July 12, 2024 6:29 pm
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Governor Wolf’s budget shows commitment to higher education investments

Credit: iStock

Reinette LeJeune

At the beginning of March, Governor Tom Wolf joined Pennsylvania school officials and education stakeholders to highlight his continued commitment towards equitable investments in the state’s education systems. In a state experiencing a labor shortage, with a critical need for college educated workers, Governor Wolf called for sweeping investments to make higher education more affordable. The average student debt for Pennsylvanians now stands at $39,000, with a collective $71.5 billion worth of loans state-wide.

The Governor’s proposed budget would allocate $550 million to Pennsylvania State System of Higher Education (PASSHE) schools specifically, preventing tuition increases for schools in the PASSHE system. For students, 90% of whom are from Pennsylvania, the investment would mean a tuition freeze for the fourth consecutive year, a decision that has been overwhelmingly beneficial, especially to students from underserved communities. However, if the state legislature does not pass the bill, the Board of Governors will likely vote on a tuition increase.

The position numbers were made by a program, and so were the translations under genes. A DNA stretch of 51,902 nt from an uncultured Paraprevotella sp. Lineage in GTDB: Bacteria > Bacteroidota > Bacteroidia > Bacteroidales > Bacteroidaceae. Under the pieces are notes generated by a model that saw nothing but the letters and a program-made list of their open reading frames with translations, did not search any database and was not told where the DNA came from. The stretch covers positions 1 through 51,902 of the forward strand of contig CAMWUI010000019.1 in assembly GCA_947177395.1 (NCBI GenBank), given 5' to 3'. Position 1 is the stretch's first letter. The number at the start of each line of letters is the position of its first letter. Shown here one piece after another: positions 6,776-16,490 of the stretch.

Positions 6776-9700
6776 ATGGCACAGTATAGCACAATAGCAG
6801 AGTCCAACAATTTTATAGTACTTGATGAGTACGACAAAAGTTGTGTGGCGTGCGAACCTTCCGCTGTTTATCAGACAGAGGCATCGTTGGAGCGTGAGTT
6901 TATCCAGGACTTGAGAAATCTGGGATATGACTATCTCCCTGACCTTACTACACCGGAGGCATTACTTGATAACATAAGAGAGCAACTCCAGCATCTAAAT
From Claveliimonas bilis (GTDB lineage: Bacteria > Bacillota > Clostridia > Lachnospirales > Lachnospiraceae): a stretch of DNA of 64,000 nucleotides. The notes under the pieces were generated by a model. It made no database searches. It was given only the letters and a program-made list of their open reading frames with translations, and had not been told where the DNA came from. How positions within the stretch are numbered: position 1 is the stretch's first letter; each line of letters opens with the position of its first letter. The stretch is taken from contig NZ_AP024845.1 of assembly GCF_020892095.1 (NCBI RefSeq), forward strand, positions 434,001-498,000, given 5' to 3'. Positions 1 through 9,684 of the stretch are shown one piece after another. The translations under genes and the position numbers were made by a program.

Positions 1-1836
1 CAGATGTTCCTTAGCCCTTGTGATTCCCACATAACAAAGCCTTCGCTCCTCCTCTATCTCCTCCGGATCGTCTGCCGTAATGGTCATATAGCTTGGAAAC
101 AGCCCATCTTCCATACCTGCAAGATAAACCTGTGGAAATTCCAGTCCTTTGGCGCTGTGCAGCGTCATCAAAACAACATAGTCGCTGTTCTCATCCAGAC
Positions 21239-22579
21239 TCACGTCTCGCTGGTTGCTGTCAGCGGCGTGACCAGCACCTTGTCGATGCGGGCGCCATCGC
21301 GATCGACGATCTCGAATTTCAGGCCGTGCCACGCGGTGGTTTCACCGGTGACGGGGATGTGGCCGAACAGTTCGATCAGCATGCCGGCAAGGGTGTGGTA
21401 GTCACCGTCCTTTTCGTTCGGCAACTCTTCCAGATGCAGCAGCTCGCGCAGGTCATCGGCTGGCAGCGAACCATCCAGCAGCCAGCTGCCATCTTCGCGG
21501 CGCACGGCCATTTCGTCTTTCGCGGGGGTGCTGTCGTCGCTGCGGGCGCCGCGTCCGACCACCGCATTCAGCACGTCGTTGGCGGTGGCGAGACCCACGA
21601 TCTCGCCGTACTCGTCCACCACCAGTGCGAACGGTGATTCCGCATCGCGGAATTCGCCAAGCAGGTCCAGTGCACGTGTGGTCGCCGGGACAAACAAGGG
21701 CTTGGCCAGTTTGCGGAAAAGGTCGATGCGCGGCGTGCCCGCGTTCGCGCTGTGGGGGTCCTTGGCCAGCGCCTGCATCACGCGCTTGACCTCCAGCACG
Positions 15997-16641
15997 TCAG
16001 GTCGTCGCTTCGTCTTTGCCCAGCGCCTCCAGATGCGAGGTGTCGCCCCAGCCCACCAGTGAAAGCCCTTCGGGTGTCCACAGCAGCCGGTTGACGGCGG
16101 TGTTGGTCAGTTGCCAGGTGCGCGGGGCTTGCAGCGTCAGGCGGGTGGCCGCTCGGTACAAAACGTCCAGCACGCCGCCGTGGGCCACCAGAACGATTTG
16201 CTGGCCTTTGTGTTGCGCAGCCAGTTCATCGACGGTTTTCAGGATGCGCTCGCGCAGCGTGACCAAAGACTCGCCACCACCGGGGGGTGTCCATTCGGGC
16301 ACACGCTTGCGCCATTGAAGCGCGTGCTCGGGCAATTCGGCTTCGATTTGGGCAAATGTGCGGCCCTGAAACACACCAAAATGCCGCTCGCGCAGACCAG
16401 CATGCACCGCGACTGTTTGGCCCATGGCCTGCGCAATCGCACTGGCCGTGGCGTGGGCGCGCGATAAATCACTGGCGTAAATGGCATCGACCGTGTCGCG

“If you were lucky enough to attend a public college or university in the United States from the 1960s to the 1980s, you might well have been able to graduate without accumulating any debt at all. However, as lawmakers in many states have hacked away at funding for higher education, the tuition costs borne by American students and their families have increased by more than 200% since the late 1980s. More specifically, the cost of attending a PASSHE institution over the last decade has escalated by 50%,” stated Cynthia Shapira, chairman of the PASSHE board, pointing out that this debt “puts a State System degree out of reach for many low- and middle-income families.”

The Governor last month also proposed a $200 million program funding various programs and scholarships through the Nellie Bly Tuition Program, which assists students in the healthcare, education and public service sectors. 

The scholarship is open to students who pledge to work in Pennsylvania after graduation for the same number of years they received scholarship funds.

A grant program would also be established to invest $1 million in the Hunger-Free Campus Initiative to combat food insecurity, while additionally investing $500,000 each to both the Adult Education and Family Literacy program, as well as the the It’s On Us PA initiative which seeks to protect students from sexual violence.

Governor Wolf also supported an increase in the minimum salary for K-12 teachers to $45,000, a policy that was previously struck down.